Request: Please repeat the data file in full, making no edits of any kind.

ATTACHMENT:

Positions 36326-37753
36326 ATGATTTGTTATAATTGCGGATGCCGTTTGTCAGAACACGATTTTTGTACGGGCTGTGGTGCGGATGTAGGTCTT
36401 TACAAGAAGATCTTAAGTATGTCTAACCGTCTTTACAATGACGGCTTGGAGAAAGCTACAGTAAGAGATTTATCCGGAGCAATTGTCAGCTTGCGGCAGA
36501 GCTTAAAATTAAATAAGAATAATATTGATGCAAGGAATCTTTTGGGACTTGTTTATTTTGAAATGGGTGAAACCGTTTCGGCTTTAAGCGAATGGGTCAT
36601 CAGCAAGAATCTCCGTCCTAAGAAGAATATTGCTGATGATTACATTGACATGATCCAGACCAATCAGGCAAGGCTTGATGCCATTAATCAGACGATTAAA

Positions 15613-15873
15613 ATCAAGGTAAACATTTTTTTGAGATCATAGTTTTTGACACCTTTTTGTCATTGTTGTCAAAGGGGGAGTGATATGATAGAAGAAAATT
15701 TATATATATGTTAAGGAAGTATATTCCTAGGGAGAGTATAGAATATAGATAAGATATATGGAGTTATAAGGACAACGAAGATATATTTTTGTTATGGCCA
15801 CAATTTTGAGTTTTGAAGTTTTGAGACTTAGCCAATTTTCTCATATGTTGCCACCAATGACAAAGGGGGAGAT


Positions 36326-37753
36326 ATGATTTGTTATAATTGCGGATGCCGTTTGTCAGAACACGATTTTTGTACGGGCTGTGGTGCGGATGTAGGTCTT
36401 TACAAGAAGATCTTAAGTATGTCTAACCGTCTTTACAATGACGGCTTGGAGAAAGCTACAGTAAGAGATTTATCCGGAGCAATTGTCAGCTTGCGGCAGA
36501 GCTTAAAATTAAATAAGAATAATATTGATGCAAGGAATCTTTTGGGACTTGTTTATTTTGAAATGGGTGAAACCGTTTCGGCTTTAAGCGAATGGGTCAT
36601 CAGCAAGAATCTCCGTCCTAAGAAGAATATTGCTGATGATTACATTGACATGATCCAGACCAATCAGGCAAGGCTTGATGCCATTAATCAGACGATTAAA

Positions 15613-15873
15613 ATCAAGGTAAACATTTTTTTGAGATCATAGTTTTTGACACCTTTTTGTCATTGTTGTCAAAGGGGGAGTGATATGATAGAAGAAAATT
15701 TATATATATGTTAAGGAAGTATATTCCTAGGGAGAGTATAGAATATAGATAAGATATATGGAGTTATAAGGACAACGAAGATATATTTTTGTTATGGCCA
15801 CAATTTTGAGTTTTGAAGTTTTGAGACTTAGCCAATTTTCTCATATGTTGCCACCAATGACAAAGGGGGAGAT